Facebook's official policy states that trending topics are determined "based on a number of factors including engagement, timeliness, Pages you've liked and your location." But the leaked documents appear to confirm that a small editorial team has control of the final decision making when it comes to which headlines get the coveted space in the News Feed sidebar. According to the Guardian, Facebook "backed away from a pure-algorithm approach in 2014" after users complained that coverage of the protests in Ferguson, Missouri wasn't being included, but Ice Bucket Challenge videos were flooding the social network.
The documents include a number of guidelines for the human team tasked with filtering the information and making editorial decisions. Those guidelines include the ability to "inject a newsworthy topic" if a hashtag like #BlackLivesMatter is suddenly gaining a lot of traction, or "blacklisting" topics for up to a day for various reasons. The documents also show Facebook relies on a short list of only 10 major news sources to double-check which stories are the biggest of the day.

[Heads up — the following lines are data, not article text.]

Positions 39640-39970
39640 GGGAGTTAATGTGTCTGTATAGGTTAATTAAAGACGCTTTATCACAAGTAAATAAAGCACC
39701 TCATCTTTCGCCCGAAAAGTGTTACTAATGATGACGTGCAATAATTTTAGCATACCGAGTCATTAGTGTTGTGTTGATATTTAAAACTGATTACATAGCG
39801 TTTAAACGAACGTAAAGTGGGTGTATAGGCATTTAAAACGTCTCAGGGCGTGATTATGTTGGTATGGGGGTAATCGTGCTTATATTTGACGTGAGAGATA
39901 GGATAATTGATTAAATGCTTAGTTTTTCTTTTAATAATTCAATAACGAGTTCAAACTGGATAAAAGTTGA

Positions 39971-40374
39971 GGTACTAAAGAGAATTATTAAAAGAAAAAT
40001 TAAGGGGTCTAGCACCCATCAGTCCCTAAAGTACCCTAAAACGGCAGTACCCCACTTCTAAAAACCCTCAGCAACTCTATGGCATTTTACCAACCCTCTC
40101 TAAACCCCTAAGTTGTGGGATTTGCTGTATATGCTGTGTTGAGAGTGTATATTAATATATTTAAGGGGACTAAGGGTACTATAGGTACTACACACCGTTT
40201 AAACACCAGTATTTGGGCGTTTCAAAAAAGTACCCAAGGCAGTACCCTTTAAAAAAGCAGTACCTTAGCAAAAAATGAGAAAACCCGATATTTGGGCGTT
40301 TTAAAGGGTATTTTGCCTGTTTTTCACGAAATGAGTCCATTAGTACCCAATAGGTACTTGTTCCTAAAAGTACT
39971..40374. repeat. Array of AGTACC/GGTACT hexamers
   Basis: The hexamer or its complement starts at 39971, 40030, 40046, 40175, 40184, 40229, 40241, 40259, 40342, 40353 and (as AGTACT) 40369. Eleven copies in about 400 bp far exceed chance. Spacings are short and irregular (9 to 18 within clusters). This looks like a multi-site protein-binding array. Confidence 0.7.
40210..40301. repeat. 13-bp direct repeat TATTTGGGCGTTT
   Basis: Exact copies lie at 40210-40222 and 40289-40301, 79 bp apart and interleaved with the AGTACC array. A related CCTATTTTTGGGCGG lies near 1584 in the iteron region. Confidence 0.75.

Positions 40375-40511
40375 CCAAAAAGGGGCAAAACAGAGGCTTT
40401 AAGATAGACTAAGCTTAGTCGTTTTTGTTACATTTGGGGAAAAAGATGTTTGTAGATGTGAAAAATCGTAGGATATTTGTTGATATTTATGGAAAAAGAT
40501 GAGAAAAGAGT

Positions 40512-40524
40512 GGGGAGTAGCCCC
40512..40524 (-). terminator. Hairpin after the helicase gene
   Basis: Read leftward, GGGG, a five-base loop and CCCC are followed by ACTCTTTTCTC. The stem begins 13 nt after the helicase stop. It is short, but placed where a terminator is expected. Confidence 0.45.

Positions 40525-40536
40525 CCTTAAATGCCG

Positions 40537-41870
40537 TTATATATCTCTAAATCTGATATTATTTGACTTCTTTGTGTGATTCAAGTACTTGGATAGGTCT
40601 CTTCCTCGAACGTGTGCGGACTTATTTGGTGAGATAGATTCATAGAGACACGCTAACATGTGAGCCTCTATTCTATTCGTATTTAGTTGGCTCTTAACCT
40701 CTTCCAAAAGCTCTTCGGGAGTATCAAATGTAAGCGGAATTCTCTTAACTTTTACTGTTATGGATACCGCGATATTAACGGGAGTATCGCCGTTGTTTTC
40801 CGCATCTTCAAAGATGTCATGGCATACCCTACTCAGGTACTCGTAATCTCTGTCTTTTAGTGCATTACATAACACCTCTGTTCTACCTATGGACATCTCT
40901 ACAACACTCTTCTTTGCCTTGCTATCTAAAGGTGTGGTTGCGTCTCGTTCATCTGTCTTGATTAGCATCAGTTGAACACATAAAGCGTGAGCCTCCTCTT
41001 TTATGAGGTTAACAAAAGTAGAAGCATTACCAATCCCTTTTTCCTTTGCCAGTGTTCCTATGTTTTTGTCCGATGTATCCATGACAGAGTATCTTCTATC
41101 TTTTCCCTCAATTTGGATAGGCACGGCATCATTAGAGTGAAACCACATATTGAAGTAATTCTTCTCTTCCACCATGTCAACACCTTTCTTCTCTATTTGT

Although Facebook VP of Search Tom Stocky denied the company was inserting stories artificially into trending topics, three former Facebook editors who spoke with the Guardian confirmed they had done just that. While they denied any personal bias, the Guardian's sources did believe human intervention was crucial to surface important stories.
"Trending Topics uses a variety of mechanisms to help surface events and topics that are happening in the real world," Facebook's VP of Global Operations Justin Osofsky wrote in a statement defending the guidelines. "The intent of verifying against news outlets is to surface topics that are meaningful to people and newsworthy. We have at no time sought to weight any one viewpoint over another, and in fact our guidelines are designed with the intent to make sure we do not do so."
Update: The New York Times has obtained a more recent version of the Trending Topics guidelines, which Facebook has also made public here. One slight difference that has already been pointed out in the newer version: the list of 10 news outlets used to determine what defines a "major" story drops Yahoo in favor of Buzzfeed.